private bool windowIsMinimized = false;
private WindowState lastNonMinimizedState = WindowState.Normal;

private void Window_StateChanged(object sender, EventArgs e)
{
    if (this.windowIsMinimized)
    {
        this.windowIsMinimized = false;
        this.WindowState = WindowState.Normal;
        this.WindowState = this.lastNonMinimizedState;
    }
    else if (this.WindowState == WindowState.Minimized)
    {
        this.windowIsMinimized = true;
    }
}

private void Window_MinimizeButtonClicked(object sender, MouseButtonEventArgs e)
{
    this.lastNonMinimizedState = this.WindowState;
    this.WindowState = WindowState.Minimized;
    this.windowIsMinimized = true;
}

private void Window_MaximizeRestoreButtonClicked(object sender, MouseButtonEventArgs e)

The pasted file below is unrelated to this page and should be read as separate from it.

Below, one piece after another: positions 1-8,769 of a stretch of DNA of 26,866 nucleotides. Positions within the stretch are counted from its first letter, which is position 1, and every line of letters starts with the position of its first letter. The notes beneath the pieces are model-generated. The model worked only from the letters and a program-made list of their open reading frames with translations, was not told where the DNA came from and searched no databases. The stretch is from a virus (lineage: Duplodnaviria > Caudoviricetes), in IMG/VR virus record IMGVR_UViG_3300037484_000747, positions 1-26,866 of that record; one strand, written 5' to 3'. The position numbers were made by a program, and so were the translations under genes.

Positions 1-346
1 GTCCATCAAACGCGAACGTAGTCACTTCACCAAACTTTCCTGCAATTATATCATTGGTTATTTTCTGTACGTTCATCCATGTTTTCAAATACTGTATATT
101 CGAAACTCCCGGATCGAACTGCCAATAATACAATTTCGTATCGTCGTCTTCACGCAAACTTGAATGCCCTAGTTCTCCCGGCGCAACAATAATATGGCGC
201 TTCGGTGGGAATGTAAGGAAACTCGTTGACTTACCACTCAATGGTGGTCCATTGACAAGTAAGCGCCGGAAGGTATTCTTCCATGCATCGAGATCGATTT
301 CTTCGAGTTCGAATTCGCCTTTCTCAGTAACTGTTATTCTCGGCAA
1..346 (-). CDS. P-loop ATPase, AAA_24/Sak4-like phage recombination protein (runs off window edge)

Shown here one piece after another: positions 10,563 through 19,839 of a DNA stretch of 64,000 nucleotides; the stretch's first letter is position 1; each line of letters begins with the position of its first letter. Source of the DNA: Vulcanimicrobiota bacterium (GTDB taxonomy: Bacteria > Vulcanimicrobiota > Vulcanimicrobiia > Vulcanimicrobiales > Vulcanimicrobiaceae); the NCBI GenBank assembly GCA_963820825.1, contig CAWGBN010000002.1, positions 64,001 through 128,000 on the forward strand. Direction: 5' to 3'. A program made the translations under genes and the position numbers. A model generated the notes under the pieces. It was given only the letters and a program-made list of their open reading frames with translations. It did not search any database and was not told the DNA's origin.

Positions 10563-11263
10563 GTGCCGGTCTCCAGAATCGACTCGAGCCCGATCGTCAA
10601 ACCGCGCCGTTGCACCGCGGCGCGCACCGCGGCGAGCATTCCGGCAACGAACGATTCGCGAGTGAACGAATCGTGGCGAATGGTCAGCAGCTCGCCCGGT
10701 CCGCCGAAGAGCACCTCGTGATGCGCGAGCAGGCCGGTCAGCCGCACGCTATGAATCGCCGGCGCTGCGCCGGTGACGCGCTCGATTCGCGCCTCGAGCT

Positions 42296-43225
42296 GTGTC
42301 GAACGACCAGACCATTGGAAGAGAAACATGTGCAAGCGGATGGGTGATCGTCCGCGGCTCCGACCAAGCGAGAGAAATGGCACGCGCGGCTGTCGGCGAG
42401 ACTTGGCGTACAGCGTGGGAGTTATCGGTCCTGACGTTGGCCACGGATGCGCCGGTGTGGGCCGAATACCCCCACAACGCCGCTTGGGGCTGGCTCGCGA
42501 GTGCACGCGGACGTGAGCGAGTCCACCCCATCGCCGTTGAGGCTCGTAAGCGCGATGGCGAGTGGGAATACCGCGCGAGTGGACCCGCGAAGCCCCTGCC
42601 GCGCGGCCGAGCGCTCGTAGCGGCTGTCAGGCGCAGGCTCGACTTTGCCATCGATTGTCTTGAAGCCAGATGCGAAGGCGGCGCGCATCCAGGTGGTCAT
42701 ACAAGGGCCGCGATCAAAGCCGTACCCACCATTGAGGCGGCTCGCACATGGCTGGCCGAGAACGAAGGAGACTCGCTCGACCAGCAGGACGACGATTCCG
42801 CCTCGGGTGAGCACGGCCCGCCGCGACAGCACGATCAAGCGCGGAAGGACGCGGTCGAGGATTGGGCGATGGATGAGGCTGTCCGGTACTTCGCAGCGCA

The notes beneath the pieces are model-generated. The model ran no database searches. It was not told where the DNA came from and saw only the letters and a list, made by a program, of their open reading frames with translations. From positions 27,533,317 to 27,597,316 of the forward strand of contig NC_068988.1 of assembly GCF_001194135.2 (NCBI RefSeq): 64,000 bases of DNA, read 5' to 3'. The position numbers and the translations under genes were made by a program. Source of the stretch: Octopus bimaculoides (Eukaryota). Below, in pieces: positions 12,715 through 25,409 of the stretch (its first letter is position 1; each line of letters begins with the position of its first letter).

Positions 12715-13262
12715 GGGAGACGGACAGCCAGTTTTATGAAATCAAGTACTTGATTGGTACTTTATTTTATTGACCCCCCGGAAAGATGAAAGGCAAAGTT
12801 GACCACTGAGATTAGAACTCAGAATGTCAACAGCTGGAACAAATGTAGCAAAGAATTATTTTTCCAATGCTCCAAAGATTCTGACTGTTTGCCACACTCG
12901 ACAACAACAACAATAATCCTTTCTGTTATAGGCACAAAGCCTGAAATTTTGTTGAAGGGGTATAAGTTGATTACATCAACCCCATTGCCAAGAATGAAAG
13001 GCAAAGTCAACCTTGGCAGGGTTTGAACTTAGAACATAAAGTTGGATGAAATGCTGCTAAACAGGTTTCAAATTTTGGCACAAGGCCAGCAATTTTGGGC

{
    if (this.WindowState == WindowState.Normal)
    {
        this.WindowState = WindowState.Maximized;
    }
    else
    {
        this.WindowState = WindowState.Normal;
    }

    this.lastNonMinimizedState = this.WindowState;
}
share|improve this answer

In native Windows you can restore your window to a previous state with ShowWindow(SW_RESTORE):

Activates and displays the window. If the window is minimized or maximized, the system restores it to its original size and position. An application should specify this flag when restoring a minimized window.

There's surely .Net counterpart to that.

share|improve this answer

For some reason,

WindowState = WindowState.Normal;

didn't work for me. So I used following code & it worked..

 Show();
 WindowState = WindowState.Normal;